No, he called for the secular institution of government to be subservient to the Christian Bible, and specifically to the Ten Commandments. That alone makes it a theocracy. But he added a few tidbits to ensure its meaning:
Finally, those justices who will not acknowledge God as the Supreme Judge of the World, or who would inhibit the acknowledgement of God from public office, are inherently disqualified from serving as judicial nominees for the United States Supreme Court
Will the nominee publicly acknowledge and fear the God of Scripture as the lawgiver from whose revelation all valid laws of man are derived? It is important to note that Scripture, which communicates the transcendent law of God to all men at all times, reveals that all judges (regardless of their national background or preexisting law system) are bound to submit to the Lord Jesus Christ (the Son) and rule by his righteous commands.
Simply put, those who would divorce the Lawgiver from the law are not merely disqualified from holding the highest judicial office in the land by Scripture, they are disqualified by virtue of the constitutional requirement that they uphold their oath to enforce the Constitution which presupposes this same Lawgiver.
It is time for Christians to once again assert objective and transcendent standards for the selection of our highest office holders. We are not at liberty to improvise on those standards when they do not fit our political objectives and short term vision for success. Our goal must be obedience. We must be Gods people in this nation, a holy remnant who insist that men and nations must acknowledge Him and no other God.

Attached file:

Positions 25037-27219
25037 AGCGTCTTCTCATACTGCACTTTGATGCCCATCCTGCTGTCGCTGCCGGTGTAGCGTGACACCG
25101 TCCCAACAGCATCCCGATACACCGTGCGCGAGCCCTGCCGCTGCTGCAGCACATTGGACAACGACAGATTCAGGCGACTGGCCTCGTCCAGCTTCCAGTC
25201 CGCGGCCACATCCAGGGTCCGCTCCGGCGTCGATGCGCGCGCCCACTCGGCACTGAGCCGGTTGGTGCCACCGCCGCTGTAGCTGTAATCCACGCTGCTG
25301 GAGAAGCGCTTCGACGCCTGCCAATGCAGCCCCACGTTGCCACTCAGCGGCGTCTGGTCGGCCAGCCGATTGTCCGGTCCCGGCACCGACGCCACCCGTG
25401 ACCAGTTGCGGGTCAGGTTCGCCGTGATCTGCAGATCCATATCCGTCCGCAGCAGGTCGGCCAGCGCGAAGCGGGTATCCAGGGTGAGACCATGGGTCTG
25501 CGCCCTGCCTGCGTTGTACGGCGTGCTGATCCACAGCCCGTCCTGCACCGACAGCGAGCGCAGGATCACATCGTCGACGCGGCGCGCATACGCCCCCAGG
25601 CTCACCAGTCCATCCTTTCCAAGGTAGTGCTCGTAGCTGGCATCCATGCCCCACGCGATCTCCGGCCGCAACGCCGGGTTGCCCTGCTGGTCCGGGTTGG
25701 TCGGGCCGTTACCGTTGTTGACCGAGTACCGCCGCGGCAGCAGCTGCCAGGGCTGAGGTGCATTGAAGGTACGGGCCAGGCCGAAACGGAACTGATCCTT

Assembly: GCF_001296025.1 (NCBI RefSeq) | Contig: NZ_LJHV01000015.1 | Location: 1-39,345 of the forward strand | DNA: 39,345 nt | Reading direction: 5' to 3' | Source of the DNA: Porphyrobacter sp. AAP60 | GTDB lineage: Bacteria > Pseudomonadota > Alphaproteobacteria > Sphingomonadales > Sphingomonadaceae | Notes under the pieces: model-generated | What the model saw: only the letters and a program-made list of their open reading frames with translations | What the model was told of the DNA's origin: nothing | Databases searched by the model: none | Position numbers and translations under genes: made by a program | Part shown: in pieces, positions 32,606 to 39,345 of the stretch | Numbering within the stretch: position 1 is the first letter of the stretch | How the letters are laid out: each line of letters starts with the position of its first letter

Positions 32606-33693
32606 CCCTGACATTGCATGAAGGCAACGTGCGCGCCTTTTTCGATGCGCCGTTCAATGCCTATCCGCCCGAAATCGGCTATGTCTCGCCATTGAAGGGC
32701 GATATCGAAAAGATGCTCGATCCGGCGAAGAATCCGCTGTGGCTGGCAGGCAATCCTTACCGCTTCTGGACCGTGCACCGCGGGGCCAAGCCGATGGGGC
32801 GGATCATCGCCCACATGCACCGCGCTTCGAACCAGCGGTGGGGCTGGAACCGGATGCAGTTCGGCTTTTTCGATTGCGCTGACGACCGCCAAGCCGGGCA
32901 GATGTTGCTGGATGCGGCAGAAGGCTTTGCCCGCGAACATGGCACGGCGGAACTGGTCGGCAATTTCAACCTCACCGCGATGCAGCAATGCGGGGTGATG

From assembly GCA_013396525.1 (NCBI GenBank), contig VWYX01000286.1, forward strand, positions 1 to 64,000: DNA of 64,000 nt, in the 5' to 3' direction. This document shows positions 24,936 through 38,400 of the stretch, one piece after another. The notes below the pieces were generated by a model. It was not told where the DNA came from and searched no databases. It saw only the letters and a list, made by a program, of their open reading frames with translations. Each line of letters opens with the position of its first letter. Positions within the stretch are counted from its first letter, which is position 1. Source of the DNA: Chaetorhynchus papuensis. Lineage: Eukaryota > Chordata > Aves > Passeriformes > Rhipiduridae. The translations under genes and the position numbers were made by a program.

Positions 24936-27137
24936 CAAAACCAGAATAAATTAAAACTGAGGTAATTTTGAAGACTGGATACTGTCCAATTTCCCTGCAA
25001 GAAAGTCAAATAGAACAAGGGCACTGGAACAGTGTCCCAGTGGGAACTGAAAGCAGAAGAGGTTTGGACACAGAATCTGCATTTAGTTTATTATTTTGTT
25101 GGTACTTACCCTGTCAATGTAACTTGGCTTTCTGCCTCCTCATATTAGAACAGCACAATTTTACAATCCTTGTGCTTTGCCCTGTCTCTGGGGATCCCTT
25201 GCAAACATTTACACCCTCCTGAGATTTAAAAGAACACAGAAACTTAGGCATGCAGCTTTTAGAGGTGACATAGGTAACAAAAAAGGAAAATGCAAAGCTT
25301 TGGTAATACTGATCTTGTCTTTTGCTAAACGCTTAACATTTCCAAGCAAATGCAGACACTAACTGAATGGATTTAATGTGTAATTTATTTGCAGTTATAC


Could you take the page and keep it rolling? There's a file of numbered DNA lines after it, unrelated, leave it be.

You may not see the point of this, but most would see this as the clear desire for the establishment of a theocracy, with the Bible as final law over the land, just as those Muslim countries that do have secular government still ensure that it is in compliance with the Koran. Neither of these was contemplated by the founding fathers, and the vast majority of this Country will not accept anything like that here.
Thanks for quoting that portion to make your point. Were I voting for Supreme Court justices, I would definitely favor those who acknowledge God as sovereign over those that do not. I think our freedoms are much safer that way. Elected officials that believe they are ultimately accountable to God will respect our freedoms and liberties, and also respect the law, much better.
But keep in mind that true Christian teaching (that is, what is consistent with the Bible) understands Christian belief is an individual thing. It is personal. It is anathema to the Christian to think that any government should force anyone to believe something. Everyone must come to Christ, seeking forgiveness of their sins and a new life, on his own.
That is one of the many differences between Christianity and Islam. Even in Islamic states that are not radically jihadist, Christians often are persecuted. There is no inner rebirth in Islam, no personal conversion. It is a religion of works, of physical acts of obedience. Therefore there is no real reason why they shouldn't use government to force this obedience. That is why democracy has such a hard time over there.
No it doesn't. We are still a Nation Under God, despite your wailing and gnashing of teeth.
The Founders understood that no laws should be suffered that violate the Laws of Nature and Nature's God. They also understood that man's duty to God is pre-eminent.